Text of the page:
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Settlement Versus Jury Trial: Which Is the Better Option for Victims?

by Marci Hamilton

Are settlements or jury trials the best option for child abuse victims?

One advantage of a jury trial is that it can place responsibility exactly where it belongs. For instance, the Dallas diocese lost a civil trial based on Rudy Kos's sexual abuse. The jury found that the diocese had committed fraud and engaged in a conspiracy to cover up the sexual abuse, and awarded the plaintiffs $119.6 million. When it rendered its verdict, the foreman read the following brief statement: "Please admit your guilt and allow these young men to get on with their lives." The courtroom, by all accounts, erupted in applause. (The plaintiffs later settled for $23.4 million, probably to avoid endless appeals, but the point had been made - and made very publicly.)

The recent settlement reached with the Boston archdiocese was not nearly as satisfying a vindication for victims. Originally, the agreement would have been for $30 million. But the Church - despite its ability to go after its insurer for the money - claimed it could not go on with its mission to aid other victims if it paid that much. The claim seems dubious, to say the least: Later investigation revealed approximately $160 million in land holdings alone.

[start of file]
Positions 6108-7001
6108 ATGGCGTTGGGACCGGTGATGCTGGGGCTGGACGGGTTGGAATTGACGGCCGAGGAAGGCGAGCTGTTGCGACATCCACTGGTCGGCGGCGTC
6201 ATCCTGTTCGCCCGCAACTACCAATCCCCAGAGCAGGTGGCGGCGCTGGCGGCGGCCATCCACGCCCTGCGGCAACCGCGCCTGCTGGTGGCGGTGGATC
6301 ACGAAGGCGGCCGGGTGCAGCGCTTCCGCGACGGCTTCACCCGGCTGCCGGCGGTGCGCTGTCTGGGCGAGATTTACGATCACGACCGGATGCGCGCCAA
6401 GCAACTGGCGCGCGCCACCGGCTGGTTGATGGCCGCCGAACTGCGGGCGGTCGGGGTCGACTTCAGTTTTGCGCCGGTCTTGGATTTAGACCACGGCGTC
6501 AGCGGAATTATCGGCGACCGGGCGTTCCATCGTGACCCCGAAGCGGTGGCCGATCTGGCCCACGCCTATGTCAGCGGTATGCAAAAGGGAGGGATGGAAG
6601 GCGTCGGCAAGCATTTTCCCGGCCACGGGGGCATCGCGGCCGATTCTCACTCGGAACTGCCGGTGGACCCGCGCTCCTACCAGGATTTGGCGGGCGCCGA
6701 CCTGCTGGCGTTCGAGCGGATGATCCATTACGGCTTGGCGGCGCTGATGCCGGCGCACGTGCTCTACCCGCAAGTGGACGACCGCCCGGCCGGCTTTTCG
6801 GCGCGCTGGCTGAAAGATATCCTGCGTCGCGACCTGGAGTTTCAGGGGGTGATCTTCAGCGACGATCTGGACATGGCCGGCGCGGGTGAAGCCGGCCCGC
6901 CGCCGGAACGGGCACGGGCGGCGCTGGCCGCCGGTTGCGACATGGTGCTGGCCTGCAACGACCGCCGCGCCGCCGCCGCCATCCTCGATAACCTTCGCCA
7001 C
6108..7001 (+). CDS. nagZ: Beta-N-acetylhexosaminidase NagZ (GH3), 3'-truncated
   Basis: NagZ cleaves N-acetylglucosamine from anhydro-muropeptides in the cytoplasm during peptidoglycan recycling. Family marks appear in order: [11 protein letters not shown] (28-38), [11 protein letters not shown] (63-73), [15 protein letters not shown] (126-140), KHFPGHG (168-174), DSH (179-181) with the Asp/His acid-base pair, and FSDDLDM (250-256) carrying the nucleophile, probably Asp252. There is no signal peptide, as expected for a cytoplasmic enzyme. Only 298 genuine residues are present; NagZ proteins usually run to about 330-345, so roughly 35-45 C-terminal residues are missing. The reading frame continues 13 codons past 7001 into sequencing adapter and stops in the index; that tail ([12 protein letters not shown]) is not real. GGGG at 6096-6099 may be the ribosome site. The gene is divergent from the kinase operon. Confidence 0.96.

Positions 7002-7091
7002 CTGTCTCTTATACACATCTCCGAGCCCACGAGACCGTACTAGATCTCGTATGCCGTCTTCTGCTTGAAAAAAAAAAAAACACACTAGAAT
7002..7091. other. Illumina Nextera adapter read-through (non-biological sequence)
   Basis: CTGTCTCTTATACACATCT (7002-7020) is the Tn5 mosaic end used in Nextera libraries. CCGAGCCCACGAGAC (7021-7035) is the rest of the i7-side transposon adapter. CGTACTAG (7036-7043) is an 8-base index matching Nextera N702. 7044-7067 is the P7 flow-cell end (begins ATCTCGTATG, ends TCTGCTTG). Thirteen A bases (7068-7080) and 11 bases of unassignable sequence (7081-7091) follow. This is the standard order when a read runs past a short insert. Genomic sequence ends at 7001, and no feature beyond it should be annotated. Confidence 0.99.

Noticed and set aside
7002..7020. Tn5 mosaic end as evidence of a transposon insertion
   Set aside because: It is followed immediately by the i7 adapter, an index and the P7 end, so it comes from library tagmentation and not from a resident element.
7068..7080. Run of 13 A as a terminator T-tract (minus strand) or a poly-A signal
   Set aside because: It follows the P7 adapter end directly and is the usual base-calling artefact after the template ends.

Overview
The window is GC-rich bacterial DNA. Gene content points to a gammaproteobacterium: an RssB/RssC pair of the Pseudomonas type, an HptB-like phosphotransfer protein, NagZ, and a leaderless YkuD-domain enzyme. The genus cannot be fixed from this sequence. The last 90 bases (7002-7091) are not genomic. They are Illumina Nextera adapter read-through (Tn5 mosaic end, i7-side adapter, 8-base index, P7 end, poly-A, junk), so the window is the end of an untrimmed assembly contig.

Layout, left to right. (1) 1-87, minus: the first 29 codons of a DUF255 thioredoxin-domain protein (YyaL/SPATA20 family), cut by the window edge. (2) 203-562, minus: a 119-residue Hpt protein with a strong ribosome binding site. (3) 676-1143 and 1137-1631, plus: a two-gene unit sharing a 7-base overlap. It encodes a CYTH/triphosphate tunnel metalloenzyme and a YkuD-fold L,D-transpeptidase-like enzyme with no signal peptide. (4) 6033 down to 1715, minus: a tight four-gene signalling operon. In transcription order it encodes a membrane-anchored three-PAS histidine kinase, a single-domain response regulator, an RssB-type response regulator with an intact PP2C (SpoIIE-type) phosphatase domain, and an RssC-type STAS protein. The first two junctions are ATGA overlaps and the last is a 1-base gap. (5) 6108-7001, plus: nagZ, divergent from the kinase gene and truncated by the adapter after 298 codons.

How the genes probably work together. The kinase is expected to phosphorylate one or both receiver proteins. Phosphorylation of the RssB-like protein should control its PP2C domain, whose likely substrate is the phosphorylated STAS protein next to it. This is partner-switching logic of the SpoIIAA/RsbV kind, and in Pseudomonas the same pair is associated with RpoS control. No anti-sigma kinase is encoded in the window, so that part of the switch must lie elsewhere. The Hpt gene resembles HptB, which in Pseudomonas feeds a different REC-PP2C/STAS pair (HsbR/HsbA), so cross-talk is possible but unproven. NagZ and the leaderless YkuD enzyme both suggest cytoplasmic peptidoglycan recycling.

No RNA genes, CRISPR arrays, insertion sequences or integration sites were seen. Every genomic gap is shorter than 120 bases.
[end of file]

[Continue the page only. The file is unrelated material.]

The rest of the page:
In the end, the Boston settlement had victims apologizing to other victims for getting so little. They explained that they just could not go on with a seemingly endless process that prolonged the pain.

That is certainly a reasonable consideration. But victims should think twice before accepting a settlement in lieu of a trial. As difficult as a trial may be for victims, it offers an opportunity to have their community--via the jury--express its outrage on their behalf, which can have a strong healing effect. In the Dallas case, for instance, the victims - once isolated - through the trial found supporters to condemn the Church's wrongs in no uncertain terms.

Victims may, in the end, find greater satisfaction in airing the crimes and wrongs to a jury of persons from their community - not just to the attorneys negotiating their settlement. It is hard for a settlement to match the justice rendered by that Dallas jury in 1997 - and more victims should persevere to seek that kind of justice, which they deserve.

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Marci Hamilton is the Paul R. Verkuil Chair in Public Law at the Benjamin N. Cardozo School of Law, Yeshiva University. Her columns on the Catholic clergy abuse scandal, and church/state constitutional issues, among other topics, can be found on the FindLaw Legal Commentary site. Her email address is hamilton02@aol.com.


Survivors Network of those Abused by Priests
www.snapnetwork.org

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